Prices have risen in a number of segments of the economy in recent months and the public is noticing it. An indicator of this is that the search interest for the term “inflation” is higher than at any time in the last decade.
Recent data from the Bureau of Labor Statistics highlights rising costs across the board and shows that specific sectors are experiencing rapid price increases this year.
Where does inflation hit hardest?
Since 1996, the Federal Reserve has oriented its monetary policy around annual inflation of 2%. For the most part, over the past few decades, US inflation has typically been within a percentage point or two of this target.
Right now, most price categories exceed it, some quite dramatically. Here’s how different categories of consumer spending have fared over the last 12 months:
|CPI category||One-year change|
|Used cars and trucks||26.4%|
|Tobacco and smoking products||8.5%|
|Food at home||5.4%|
|Food away from home||5.3%|
Of these top categories, fuel and transportation are clearly hardest hit.
Drilling further into the data also reveals more nuanced stories. Below we zoom in on five areas of consumption that have been particularly hard hit, how much prices have risen over the past year and why prices are rising so fast:
Petrol (+ 50%)
Consumers are shaking as prices at the petrol pump have risen by more than a dollar per tonne. gallon compared to the previous year.
Simply put, rising demand and limited global supply result in higher prices. Although prices have risen, US oil production has experienced a slow recovery from the pandemic as US oil companies are on guard against oversupply of the market.
Meanwhile, President Biden has identified inflation as a “top priority”, but there are limited tools available to the government to curb rising prices. For now, Biden has called on the Federal Trade Commission to investigate the role of energy companies in rising gas prices.
2. Natural gas (+ 28%)
The prices of natural gas have risen for similar reasons as petrol. Supply is slowly coming online again, and oil and natural gas production in the Gulf of Mexico was negatively impacted by Hurricane Ida in September.
Compared to the winter before, households could see their heating bills increase by as much as 54%. It is estimated that 60% of US households heat their homes with fossil fuels, so rising prices will almost certainly have an effect on consumer consumption during the holiday season.
Used vehicles (+ 26%)
The global semiconductor crunch is creating chaos in a number of industries, but the automotive industry is uniquely affected. Modern vehicles can hold well over a thousand chips, so limited supply has hampered the production of nearly one million vehicles in the United States alone. This chip shortage has a contagious effect on the used vehicle market, which increased by 26% in a single year. The car rental sector has also increased by almost 40% in the same period.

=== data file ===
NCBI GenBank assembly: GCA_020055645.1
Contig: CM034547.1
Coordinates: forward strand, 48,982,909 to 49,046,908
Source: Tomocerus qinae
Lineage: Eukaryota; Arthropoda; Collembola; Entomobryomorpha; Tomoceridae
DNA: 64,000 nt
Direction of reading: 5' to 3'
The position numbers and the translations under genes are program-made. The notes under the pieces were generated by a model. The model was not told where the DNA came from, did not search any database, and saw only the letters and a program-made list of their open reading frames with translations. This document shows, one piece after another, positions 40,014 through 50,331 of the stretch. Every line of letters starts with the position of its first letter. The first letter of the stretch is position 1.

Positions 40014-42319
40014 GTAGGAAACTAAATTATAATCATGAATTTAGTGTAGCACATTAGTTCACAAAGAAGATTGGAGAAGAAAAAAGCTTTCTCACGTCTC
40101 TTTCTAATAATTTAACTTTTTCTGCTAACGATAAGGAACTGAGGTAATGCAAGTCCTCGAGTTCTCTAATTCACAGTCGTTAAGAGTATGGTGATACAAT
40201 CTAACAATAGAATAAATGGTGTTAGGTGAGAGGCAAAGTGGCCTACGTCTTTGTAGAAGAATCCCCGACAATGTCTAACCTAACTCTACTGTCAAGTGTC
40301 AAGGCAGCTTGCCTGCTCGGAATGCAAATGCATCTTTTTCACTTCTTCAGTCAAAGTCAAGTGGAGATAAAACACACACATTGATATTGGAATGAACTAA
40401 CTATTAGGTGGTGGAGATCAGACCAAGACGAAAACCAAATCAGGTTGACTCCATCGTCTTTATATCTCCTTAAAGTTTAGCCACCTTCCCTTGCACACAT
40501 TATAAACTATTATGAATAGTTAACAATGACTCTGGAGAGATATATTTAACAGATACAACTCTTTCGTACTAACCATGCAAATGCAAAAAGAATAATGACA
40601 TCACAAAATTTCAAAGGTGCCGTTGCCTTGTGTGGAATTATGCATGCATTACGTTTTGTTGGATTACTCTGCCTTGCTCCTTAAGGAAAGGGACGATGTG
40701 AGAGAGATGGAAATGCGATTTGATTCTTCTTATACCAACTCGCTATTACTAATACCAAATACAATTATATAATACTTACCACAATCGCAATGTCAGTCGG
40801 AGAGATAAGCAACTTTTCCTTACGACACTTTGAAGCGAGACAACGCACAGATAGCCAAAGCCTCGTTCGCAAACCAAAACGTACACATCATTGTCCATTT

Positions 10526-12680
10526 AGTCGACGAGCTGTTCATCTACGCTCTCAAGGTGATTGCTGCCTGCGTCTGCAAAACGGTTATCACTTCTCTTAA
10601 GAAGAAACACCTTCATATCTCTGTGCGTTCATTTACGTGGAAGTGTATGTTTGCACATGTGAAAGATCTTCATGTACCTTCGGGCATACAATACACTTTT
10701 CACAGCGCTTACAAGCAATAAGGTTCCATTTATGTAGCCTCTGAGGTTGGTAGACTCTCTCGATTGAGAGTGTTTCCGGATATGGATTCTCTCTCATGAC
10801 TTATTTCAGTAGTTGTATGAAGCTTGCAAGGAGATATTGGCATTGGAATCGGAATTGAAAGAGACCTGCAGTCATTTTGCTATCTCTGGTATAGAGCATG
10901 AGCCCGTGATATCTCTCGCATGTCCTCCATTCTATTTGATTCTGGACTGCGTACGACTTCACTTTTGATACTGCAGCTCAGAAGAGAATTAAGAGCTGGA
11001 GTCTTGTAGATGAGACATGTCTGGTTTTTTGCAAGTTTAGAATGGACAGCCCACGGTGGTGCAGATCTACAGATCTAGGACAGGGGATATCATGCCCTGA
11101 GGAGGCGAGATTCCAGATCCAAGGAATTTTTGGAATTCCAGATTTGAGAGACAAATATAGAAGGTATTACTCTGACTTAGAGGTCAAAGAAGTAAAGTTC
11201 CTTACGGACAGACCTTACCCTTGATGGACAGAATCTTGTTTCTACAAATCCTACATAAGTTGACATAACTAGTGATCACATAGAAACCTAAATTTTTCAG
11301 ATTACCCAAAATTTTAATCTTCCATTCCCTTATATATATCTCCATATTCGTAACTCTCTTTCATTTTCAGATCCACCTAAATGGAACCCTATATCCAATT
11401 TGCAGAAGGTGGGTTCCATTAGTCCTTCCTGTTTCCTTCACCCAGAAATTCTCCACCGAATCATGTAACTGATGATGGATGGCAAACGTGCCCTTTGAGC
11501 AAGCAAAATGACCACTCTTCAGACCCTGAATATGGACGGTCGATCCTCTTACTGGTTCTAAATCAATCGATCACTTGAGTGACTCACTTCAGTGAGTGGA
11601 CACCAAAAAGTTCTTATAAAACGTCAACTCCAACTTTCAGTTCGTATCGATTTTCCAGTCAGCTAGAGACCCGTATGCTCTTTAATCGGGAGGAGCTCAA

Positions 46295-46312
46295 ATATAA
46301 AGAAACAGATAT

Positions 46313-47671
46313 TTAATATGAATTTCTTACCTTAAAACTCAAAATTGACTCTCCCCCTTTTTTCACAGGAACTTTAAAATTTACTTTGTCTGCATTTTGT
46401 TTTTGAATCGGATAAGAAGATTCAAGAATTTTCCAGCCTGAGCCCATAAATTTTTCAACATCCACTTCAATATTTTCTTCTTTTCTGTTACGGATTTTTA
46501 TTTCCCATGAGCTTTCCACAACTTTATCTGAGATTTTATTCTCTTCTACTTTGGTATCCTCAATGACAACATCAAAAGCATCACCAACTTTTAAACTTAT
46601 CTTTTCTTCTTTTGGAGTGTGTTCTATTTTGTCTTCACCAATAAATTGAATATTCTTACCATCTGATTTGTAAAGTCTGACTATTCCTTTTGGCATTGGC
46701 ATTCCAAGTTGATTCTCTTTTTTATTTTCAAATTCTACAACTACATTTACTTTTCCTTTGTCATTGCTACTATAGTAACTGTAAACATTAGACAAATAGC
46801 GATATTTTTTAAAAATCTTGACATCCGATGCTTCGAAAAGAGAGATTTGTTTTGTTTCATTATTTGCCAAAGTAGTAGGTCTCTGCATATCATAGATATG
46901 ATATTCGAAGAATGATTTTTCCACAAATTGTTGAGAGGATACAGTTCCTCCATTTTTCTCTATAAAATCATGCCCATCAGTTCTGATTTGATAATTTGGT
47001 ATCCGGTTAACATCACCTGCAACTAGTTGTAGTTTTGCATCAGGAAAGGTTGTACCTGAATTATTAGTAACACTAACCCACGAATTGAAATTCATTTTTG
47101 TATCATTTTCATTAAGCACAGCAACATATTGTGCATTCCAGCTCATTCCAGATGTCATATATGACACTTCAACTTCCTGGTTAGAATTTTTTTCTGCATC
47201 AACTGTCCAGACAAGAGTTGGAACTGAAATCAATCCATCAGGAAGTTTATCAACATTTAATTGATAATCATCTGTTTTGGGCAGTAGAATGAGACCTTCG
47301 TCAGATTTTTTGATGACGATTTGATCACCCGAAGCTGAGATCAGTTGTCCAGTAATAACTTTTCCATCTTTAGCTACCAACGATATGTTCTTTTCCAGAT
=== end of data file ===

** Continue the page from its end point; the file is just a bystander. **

4. Meat (+ 15%)
Meat producers get a little headwind, and the result is higher prices at the checkout for consumers. Transport and fuel costs take into account rising prices. Limited labor availability is also an issue for the industry, which was exacerbated by COVID-19 measures. As a top category, inflation is high, but in specific animal product categories, such as uncooked beef and bacon, inflation has reached double digits over the past 12 months.
5. Furniture and bedding (+12%)
This category is affected by a few factors. The rise in timber prices together with other raw materials earlier this year has had clear consequences. Aside from materials, shipping these cumbersome items has actually been a challenge due to global supply chain issues, such as portbacks.
How Inflation Can Affect Consumer Consumption
Rising prices inevitably affect the economy as consumers adjust to their buying habits.
According to a recent survey, 88% of Americans say they are concerned about US inflation. Here are the top five areas where consumers plan to cut back on spending:
|Money-saving action||% of respondents|
|Cut back on restaurant / take-out meals||48%|
|Keep my current technology (e.g. phone, tablet) instead of upgrading||30%|
|Budget food and cut back on grocery shopping||29%|
|Buy smaller clothes / accessories||29%|
|Postpone home repairs, renovations or upgrades||23%|
Will inflation continue to rise in 2022?
Many experts believe that US inflation will slow down into 2022, although there is no consensus on the matter.
Improved semiconductor supply and a easing of congestion of ports around the world can help curb inflation if nothing goes seriously wrong. That said, if the last few years are any indication, unexpected events can change the situation at any time.
In the short term, consumers will have to adapt to the brand shock.